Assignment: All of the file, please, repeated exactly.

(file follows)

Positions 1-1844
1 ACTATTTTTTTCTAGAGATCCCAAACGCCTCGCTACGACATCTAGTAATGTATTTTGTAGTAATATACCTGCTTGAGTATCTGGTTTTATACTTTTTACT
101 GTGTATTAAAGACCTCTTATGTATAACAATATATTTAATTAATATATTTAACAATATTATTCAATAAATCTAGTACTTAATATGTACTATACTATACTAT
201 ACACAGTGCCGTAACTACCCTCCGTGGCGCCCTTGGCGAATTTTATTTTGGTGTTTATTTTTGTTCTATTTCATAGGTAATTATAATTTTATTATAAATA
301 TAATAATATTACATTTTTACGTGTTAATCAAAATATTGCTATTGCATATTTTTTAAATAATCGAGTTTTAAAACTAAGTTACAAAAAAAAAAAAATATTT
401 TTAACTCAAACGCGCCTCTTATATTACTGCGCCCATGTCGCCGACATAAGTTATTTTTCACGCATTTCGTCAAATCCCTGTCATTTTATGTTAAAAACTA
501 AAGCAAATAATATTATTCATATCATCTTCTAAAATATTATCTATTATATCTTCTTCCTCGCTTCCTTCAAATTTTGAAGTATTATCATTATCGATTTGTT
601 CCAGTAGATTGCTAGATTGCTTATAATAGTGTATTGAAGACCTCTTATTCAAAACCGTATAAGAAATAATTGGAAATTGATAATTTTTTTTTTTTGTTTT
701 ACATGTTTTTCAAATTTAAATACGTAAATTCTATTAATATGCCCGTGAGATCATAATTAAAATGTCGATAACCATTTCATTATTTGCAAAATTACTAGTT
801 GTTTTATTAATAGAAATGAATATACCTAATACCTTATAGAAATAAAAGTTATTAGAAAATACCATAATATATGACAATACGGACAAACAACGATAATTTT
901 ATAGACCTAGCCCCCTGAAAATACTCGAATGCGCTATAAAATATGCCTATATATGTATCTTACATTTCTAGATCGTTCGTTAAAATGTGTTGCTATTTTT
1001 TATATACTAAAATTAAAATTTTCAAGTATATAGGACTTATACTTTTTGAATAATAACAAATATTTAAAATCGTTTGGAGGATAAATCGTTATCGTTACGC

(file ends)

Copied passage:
Positions 1-1844
1 ACTATTTTTTTCTAGAGATCCCAAACGCCTCGCTACGACATCTAGTAATGTATTTTGTAGTAATATACCTGCTTGAGTATCTGGTTTTATACTTTTTACT
101 GTGTATTAAAGACCTCTTATGTATAACAATATATTTAATTAATATATTTAACAATATTATTCAATAAATCTAGTACTTAATATGTACTATACTATACTAT
201 ACACAGTGCCGTAACTACCCTCCGTGGCGCCCTTGGCGAATTTTATTTTGGTGTTTATTTTTGTTCTATTTCATAGGTAATTATAATTTTATTATAAATA
301 TAATAATATTACATTTTTACGTGTTAATCAAAATATTGCTATTGCATATTTTTTAAATAATCGAGTTTTAAAACTAAGTTACAAAAAAAAAAAAATATTT
401 TTAACTCAAACGCGCCTCTTATATTACTGCGCCCATGTCGCCGACATAAGTTATTTTTCACGCATTTCGTCAAATCCCTGTCATTTTATGTTAAAAACTA
501 AAGCAAATAATATTATTCATATCATCTTCTAAAATATTATCTATTATATCTTCTTCCTCGCTTCCTTCAAATTTTGAAGTATTATCATTATCGATTTGTT
601 CCAGTAGATTGCTAGATTGCTTATAATAGTGTATTGAAGACCTCTTATTCAAAACCGTATAAGAAATAATTGGAAATTGATAATTTTTTTTTTTTGTTTT
701 ACATGTTTTTCAAATTTAAATACGTAAATTCTATTAATATGCCCGTGAGATCATAATTAAAATGTCGATAACCATTTCATTATTTGCAAAATTACTAGTT
801 GTTTTATTAATAGAAATGAATATACCTAATACCTTATAGAAATAAAAGTTATTAGAAAATACCATAATATATGACAATACGGACAAACAACGATAATTTT
901 ATAGACCTAGCCCCCTGAAAATACTCGAATGCGCTATAAAATATGCCTATATATGTATCTTACATTTCTAGATCGTTCGTTAAAATGTGTTGCTATTTTT
1001 TATATACTAAAATTAAAATTTTCAAGTATATAGGACTTATACTTTTTGAATAATAACAAATATTTAAAATCGTTTGGAGGATAAATCGTTATCGTTACGC